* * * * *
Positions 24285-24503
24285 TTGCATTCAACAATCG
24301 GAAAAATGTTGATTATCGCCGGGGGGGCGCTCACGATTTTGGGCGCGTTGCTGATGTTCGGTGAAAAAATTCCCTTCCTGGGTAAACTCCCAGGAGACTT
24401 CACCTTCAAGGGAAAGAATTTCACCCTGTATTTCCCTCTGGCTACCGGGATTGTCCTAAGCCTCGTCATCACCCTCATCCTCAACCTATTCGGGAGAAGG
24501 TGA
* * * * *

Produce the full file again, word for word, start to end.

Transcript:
Positions 24285-24503
24285 TTGCATTCAACAATCG
24301 GAAAAATGTTGATTATCGCCGGGGGGGCGCTCACGATTTTGGGCGCGTTGCTGATGTTCGGTGAAAAAATTCCCTTCCTGGGTAAACTCCCAGGAGACTT
24401 CACCTTCAAGGGAAAGAATTTCACCCTGTATTTCCCTCTGGCTACCGGGATTGTCCTAAGCCTCGTCATCACCCTCATCCTCAACCTATTCGGGAGAAGG
24501 TGA